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Amyotropic Lateral Sclerosis (ALS) Jerry Carley RN, MSN, MA, CNE AH II Summer 2010.

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Presentation on theme: "Amyotropic Lateral Sclerosis (ALS) Jerry Carley RN, MSN, MA, CNE AH II Summer 2010."— Presentation transcript:

1 Amyotropic Lateral Sclerosis (ALS) Jerry Carley RN, MSN, MA, CNE AH II Summer 2010

2 Concept Map: Selected Topics in Neurological Nursing PATHOPHYSIOLOGY Traumatic Brain Injury Spinal Cord Injury Specific Disease Entities: Amyotropic Lateral Sclerosis Multiple Sclerosis Huntington’s Disease Alzheimer’s Disease Huntington’s Disease Myasthenia Gravis Guillian-Barre’ Syndrome Meningitis Parkinson’s Disease PHARMACOLOGY --Decrease ICP --Disease / Condition Specific Meds ASSESSMENT Physical Assessment Inspection Palpation Percussion Auscultation ICP Monitoring “Neuro Checks” Lab Monitoring Care Planning Plan for client adl’s, Monitoring, med admin., Patient education, more…based On Nursing Process: A_D_P_I_E Nursing Interventions & Evaluation Execute the care plan, evaluate for Efficacy, revise as necessary

3 3 ALS ALS is also known as Lou Gehrig's Disease, after the famous baseball player who died of the disease in 1941

4 4 Characteristics of ALS  Disease of the motor system  Progressive muscle atrophy  Fatal  Fatal (2 – 5 years) d/t respiratory failure

5 5Characteristics  Most commonly diagnosed in s  Affects men more often than women  The disease has no racial, socioeconomic, or ethnic boundaries

6 6 What’s in a Name ?  Amyotrophy refers to the atrophy (progressive muscle wasting)  Lateral sclerosis refers to demyelination followed by hardening of the spinal column from buildup of scar tissue (sclerosis = scar)  As the disease progresses, it will move up the affected leg or arm until eventually all muscle groups become involved. This spread into all muscle groups is the defining characteristic of ALS

7 7

8 8 Why ?... Etiology…..  Mitochondrial dysfunction? Genetic defect (chromosome 21) suggests the disease is inherited and accounts for 5 to 10%  Environmental factors, since the disease tends to cluster in geographical pockets? (Extremely high incidence of ALS has been observed in Guam and the Trust Territories of the Pacific )  Free radical damage?  Glutamate excitotoxicity? (Apoptosis / Programmed Cell Death)

9 9 Signs and Symptoms  Difficulty swallowing (dyphagia)  Slurred speech (dysarthria)  Fatigue  Fasciculations of tongue (twitching) while at rest  Usually the first muscles affected are those in the arms and legs (Walking or climbing stairs may be difficult, may drop things, fall, experience muscle cramps. The arms and legs may feel especially tired. If the hands are affected, may have difficulty picking up small objects or turning keys)

10 10 Diagnostics  EMG / NCV studies NCV - NCV is administered before EMG and measures the speed at which nerves transmit electrical signals EMG - EMG measures nerve impulses within the muscles  Muscle Biopsy  Tests to rule out other neurological disorders - MRI may be used to rule out spinal cord diseases - Blood tests may be done to detect the presence of heavy metals such as lead, abnormal proteins or hormone levels associated with other neurological diseases - Lumbar puncture to analyze the cerebrospinal fluid for genetic abnormalities (e.g., viral, autoimmune, neurotoxic)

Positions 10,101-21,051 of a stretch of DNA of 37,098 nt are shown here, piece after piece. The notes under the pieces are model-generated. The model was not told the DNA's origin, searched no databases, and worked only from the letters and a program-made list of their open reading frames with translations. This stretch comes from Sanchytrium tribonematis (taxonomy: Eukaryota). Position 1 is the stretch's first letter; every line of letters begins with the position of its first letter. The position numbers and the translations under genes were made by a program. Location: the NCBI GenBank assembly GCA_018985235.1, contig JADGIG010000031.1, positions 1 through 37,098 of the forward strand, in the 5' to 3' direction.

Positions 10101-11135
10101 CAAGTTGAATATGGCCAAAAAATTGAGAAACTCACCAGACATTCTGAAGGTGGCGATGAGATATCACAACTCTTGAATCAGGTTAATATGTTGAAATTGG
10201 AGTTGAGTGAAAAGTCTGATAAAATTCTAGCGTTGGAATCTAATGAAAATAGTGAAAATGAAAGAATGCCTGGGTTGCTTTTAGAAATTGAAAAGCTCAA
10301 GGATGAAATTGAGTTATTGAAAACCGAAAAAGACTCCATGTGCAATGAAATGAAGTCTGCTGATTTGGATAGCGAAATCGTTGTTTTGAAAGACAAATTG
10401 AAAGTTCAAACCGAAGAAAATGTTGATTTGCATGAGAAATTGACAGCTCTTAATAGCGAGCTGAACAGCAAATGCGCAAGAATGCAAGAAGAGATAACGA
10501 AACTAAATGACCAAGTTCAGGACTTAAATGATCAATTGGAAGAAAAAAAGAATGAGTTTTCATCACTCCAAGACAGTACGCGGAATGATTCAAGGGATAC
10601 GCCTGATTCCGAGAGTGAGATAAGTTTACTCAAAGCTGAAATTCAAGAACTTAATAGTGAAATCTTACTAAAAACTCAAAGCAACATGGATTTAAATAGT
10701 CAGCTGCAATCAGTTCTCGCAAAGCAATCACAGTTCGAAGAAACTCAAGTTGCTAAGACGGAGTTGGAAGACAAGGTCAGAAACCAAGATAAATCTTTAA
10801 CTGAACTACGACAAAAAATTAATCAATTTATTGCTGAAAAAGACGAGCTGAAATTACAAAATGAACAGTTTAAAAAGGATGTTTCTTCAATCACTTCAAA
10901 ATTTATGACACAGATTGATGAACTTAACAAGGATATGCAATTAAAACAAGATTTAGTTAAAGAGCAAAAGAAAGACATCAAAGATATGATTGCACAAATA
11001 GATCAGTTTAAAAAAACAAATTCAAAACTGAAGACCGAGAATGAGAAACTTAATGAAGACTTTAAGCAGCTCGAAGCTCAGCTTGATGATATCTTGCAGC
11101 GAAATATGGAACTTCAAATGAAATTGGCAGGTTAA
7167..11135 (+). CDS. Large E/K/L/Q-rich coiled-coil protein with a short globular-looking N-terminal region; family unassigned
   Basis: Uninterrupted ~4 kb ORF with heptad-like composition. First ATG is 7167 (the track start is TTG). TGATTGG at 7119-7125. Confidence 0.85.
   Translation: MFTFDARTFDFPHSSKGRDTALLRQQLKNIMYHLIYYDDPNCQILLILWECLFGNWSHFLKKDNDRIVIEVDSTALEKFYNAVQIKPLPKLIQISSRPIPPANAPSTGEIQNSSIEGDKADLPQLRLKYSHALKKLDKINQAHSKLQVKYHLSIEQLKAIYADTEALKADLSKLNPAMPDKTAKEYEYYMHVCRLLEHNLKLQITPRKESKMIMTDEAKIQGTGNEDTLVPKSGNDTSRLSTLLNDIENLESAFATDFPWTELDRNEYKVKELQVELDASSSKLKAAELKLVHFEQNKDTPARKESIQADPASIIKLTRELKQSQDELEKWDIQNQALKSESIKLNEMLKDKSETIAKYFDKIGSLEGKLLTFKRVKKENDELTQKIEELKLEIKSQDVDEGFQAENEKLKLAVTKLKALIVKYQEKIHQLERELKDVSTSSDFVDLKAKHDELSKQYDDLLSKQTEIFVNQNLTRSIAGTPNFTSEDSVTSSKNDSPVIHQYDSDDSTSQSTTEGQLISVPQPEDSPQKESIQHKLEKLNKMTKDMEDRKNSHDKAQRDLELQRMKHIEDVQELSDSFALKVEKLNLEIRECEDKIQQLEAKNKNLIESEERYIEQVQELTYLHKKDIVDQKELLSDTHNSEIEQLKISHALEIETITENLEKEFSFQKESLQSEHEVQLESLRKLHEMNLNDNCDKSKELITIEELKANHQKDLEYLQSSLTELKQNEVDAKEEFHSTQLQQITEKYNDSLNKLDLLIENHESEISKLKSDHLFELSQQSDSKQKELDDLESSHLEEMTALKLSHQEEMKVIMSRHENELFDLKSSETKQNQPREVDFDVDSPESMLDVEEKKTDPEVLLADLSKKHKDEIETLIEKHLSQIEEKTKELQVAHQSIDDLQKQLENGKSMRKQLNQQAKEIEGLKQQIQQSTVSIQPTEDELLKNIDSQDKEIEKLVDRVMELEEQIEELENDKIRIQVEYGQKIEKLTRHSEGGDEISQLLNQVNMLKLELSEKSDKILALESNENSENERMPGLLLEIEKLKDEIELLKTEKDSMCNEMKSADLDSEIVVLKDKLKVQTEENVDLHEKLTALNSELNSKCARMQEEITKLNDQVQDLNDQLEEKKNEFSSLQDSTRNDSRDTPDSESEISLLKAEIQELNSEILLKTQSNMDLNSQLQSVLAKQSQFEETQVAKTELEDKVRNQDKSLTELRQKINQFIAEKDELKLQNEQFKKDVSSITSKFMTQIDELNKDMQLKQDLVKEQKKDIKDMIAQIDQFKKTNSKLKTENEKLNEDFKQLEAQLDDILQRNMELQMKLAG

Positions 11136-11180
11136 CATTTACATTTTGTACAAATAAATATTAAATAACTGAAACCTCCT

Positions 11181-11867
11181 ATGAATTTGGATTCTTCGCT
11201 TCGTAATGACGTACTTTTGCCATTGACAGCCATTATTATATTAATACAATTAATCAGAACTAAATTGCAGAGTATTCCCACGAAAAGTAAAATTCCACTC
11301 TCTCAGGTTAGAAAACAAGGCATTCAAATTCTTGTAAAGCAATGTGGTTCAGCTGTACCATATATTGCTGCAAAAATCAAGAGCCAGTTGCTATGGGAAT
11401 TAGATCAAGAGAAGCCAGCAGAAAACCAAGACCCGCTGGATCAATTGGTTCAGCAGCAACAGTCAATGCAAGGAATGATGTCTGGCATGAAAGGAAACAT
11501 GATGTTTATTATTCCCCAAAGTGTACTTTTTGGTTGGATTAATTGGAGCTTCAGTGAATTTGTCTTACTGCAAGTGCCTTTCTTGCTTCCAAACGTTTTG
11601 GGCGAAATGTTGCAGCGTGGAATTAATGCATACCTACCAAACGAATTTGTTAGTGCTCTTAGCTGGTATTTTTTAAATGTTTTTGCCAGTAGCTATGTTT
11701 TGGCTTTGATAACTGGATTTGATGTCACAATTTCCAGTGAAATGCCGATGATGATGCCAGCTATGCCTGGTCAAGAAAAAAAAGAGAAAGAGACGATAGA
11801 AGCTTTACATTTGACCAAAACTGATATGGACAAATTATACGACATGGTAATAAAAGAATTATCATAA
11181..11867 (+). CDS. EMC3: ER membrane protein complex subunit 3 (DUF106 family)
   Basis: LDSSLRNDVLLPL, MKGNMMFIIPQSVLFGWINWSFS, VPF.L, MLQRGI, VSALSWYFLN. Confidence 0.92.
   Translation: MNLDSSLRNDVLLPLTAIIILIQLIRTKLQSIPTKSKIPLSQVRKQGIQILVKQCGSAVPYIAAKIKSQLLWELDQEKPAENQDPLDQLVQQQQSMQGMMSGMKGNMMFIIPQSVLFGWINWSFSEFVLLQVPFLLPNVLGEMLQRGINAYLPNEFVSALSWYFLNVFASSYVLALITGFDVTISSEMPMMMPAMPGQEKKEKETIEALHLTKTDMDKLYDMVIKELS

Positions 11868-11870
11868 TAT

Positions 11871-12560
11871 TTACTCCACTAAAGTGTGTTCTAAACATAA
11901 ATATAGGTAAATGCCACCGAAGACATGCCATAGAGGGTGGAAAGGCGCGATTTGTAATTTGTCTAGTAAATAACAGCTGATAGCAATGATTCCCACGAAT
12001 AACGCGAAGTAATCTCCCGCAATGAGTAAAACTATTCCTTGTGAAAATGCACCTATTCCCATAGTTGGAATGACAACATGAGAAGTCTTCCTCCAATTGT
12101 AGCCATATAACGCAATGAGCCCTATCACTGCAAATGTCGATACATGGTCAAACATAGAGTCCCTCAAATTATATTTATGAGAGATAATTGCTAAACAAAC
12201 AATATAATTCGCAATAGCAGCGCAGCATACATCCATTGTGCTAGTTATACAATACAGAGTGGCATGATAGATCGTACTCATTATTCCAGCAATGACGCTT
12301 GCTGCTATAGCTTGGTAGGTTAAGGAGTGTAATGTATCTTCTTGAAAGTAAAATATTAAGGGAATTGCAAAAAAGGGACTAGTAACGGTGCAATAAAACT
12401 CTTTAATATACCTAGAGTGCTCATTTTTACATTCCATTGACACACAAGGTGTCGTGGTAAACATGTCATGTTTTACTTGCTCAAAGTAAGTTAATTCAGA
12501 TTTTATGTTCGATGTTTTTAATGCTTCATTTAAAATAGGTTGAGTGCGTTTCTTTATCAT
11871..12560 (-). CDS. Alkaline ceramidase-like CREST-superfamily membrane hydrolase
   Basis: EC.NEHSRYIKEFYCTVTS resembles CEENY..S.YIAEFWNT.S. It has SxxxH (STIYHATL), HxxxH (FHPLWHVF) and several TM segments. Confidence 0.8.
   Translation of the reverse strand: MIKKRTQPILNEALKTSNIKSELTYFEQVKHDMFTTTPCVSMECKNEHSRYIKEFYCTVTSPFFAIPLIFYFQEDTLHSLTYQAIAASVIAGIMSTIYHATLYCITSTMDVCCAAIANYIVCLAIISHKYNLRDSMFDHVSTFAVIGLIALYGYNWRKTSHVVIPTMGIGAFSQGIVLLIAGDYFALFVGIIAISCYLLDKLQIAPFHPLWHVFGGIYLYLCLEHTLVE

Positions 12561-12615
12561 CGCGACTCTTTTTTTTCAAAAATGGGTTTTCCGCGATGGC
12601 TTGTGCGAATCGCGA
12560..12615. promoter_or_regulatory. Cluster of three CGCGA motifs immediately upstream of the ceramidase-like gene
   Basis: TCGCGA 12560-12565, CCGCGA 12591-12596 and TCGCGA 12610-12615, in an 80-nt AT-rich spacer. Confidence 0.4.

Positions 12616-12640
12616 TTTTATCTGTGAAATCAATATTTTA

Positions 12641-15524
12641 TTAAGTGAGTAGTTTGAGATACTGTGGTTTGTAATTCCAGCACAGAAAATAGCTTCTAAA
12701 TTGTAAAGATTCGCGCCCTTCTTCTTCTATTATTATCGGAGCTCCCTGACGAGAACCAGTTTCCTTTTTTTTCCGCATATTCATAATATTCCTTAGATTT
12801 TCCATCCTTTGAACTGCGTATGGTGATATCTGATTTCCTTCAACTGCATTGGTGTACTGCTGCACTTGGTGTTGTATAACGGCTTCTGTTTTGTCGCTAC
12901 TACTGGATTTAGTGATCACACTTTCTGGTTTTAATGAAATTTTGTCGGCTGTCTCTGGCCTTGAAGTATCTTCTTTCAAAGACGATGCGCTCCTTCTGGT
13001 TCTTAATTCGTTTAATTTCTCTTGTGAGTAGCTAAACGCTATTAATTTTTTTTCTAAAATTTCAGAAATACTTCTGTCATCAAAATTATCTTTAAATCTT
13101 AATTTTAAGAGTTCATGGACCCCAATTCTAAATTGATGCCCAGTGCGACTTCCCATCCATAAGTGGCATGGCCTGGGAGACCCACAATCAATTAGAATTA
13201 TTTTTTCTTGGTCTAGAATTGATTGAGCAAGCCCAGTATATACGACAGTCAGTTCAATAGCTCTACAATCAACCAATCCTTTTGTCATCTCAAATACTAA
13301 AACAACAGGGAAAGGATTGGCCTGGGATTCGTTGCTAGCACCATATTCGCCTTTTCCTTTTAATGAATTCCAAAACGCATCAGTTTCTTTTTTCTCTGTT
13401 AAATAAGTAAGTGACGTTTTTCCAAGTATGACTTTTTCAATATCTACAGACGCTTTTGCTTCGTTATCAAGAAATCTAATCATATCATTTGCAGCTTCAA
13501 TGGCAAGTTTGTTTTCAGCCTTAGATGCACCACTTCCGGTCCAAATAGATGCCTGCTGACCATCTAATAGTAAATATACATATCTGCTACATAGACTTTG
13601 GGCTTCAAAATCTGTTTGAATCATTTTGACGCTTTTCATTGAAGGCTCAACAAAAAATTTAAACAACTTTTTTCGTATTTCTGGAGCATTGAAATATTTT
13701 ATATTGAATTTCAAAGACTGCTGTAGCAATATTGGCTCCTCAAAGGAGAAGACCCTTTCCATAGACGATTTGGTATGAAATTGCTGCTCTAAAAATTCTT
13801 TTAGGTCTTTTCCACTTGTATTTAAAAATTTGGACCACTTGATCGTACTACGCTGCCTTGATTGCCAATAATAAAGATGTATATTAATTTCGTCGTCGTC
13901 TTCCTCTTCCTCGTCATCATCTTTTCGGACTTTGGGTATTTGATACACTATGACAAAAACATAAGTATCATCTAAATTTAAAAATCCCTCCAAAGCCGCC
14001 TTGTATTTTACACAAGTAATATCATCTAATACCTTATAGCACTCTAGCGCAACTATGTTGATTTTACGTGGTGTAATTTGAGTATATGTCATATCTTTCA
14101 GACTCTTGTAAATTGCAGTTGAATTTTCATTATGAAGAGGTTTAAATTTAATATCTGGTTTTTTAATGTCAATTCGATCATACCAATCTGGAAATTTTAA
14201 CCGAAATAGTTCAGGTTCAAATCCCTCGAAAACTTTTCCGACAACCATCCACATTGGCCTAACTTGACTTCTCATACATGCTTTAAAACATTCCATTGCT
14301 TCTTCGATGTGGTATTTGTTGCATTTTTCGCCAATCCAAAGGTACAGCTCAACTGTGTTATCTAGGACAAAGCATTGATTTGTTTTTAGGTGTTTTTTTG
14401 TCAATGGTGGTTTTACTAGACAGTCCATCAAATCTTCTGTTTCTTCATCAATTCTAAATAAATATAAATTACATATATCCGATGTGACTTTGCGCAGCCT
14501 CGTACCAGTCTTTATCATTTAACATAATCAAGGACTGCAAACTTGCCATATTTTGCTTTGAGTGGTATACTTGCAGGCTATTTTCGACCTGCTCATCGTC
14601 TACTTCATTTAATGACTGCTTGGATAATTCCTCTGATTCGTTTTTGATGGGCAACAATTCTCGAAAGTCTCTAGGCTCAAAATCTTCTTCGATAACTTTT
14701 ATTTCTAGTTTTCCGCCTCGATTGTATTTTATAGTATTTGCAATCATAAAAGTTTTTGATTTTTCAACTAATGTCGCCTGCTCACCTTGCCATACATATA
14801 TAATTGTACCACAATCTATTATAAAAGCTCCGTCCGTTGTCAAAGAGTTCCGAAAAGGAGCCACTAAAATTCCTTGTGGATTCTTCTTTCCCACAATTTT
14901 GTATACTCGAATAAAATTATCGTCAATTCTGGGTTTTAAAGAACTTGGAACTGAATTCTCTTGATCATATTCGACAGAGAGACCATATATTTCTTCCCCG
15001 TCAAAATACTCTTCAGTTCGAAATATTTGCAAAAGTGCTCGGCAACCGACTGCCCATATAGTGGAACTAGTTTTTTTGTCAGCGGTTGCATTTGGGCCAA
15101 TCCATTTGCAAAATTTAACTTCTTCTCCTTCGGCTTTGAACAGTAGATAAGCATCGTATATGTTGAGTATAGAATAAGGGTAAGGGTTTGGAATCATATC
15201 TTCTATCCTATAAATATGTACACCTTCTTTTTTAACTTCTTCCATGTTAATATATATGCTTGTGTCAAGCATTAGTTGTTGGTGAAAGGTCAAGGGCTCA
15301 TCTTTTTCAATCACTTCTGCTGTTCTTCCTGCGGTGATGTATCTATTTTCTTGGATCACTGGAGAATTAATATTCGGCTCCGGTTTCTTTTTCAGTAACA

11 11 Renowned scientist Stephen Hawking suffers from amyotrophic lateral sclerosis

12 12 Late Stage…  As disease progresses and more muscle groups are affected, the person becomes progressively incapacitated  When respiratory muscles weaken, the client will require a ventilator  Percutaneous Endoscopic Gastrostomy (PEG) or feeding tube  ALS patients often experience fear, anxiety, & depression ** Ability to think or reason remain intact !

13 13 Collaborative Goals Focus on maintaining quality of life Control symptoms Prevent complications Provide adaptive devices to increase mobility and self-care

14 14 Collaborative Team  Physical therapy helps to relieve cramping and muscular pain. Passive stretching helps to avoid permanent contraction of muscles (contractures) that may cause joint problems  Dietician ensures diet of high-energy foods that are easy to swallow  Splints, braces, and wheelchairs are used to help with mobility  Occupational and Speech therapy as their motor control gradually deteriorates

15 15Medication Riluzole (Rilutek®) is one of the few drugs effective against ALS and may prevent progression and prolong life for a few months or so…

16 16Medication Antispasmodics: - Baclofen (Lioresal) - Damtrolene sodium (Dantrium) - Diazepam (Valium)

17 17Meds…  Nonsteroidal anti-inflammatory drugs (NSAIDs) such as ibuprofen or naproxen may relieve general discomfort  Tramadol (Ultram®) is often prescribed for pain relief

18 18Depression Very common Antidepressant medication and counseling can help patients and their families cope

19 19 Affairs in Order…  While it may be emotionally difficult, it is important for clients and caregivers to make informed, carefully considered decisions regarding the future while the patient is capable of making his or her contribution to a planned course of action  Patients and their family members should discuss and consider issues such as legal concerns, home care, assisted care, and institutionalization  Draw up wills and other important documents as early as possible to avoid legal problems later on, when the patient may be unable to represent his or her own interests  Legal assistance may be necessary if the patient encounters discrimination over insurance or employment.

20 20Prognosis Fifty percent of patients die within 3 years of diagnosis  20% live 5 years  10% live 10 years  Hospice care can provide comfort and dignity to patients and their loved ones

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